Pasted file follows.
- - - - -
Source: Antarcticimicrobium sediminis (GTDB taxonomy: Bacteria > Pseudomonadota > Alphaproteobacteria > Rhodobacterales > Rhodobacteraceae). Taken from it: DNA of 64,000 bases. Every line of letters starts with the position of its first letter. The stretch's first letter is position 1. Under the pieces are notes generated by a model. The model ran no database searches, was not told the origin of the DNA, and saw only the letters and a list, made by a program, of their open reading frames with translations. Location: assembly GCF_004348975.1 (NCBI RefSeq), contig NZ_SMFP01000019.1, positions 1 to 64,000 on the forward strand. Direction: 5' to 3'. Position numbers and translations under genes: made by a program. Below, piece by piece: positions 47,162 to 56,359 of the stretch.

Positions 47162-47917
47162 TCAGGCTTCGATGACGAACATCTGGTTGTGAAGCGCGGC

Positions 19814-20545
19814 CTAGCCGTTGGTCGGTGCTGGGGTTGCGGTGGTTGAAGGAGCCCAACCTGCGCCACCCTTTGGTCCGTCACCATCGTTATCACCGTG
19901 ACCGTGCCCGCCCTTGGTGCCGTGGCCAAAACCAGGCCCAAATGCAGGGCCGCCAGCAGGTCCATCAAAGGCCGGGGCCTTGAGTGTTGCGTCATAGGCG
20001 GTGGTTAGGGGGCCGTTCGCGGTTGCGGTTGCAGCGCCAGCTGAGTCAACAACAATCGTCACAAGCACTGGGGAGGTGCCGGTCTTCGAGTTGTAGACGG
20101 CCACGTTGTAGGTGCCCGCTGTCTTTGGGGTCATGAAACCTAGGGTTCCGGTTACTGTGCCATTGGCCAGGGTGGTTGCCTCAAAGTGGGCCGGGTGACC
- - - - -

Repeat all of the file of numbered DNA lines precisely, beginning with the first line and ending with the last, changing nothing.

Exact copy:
Source: Antarcticimicrobium sediminis (GTDB taxonomy: Bacteria > Pseudomonadota > Alphaproteobacteria > Rhodobacterales > Rhodobacteraceae). Taken from it: DNA of 64,000 bases. Every line of letters starts with the position of its first letter. The stretch's first letter is position 1. Under the pieces are notes generated by a model. The model ran no database searches, was not told the origin of the DNA, and saw only the letters and a list, made by a program, of their open reading frames with translations. Location: assembly GCF_004348975.1 (NCBI RefSeq), contig NZ_SMFP01000019.1, positions 1 to 64,000 on the forward strand. Direction: 5' to 3'. Position numbers and translations under genes: made by a program. Below, piece by piece: positions 47,162 to 56,359 of the stretch.

Positions 47162-47917
47162 TCAGGCTTCGATGACGAACATCTGGTTGTGAAGCGCGGC

Positions 19814-20545
19814 CTAGCCGTTGGTCGGTGCTGGGGTTGCGGTGGTTGAAGGAGCCCAACCTGCGCCACCCTTTGGTCCGTCACCATCGTTATCACCGTG
19901 ACCGTGCCCGCCCTTGGTGCCGTGGCCAAAACCAGGCCCAAATGCAGGGCCGCCAGCAGGTCCATCAAAGGCCGGGGCCTTGAGTGTTGCGTCATAGGCG
20001 GTGGTTAGGGGGCCGTTCGCGGTTGCGGTTGCAGCGCCAGCTGAGTCAACAACAATCGTCACAAGCACTGGGGAGGTGCCGGTCTTCGAGTTGTAGACGG
20101 CCACGTTGTAGGTGCCCGCTGTCTTTGGGGTCATGAAACCTAGGGTTCCGGTTACTGTGCCATTGGCCAGGGTGGTTGCCTCAAAGTGGGCCGGGTGACC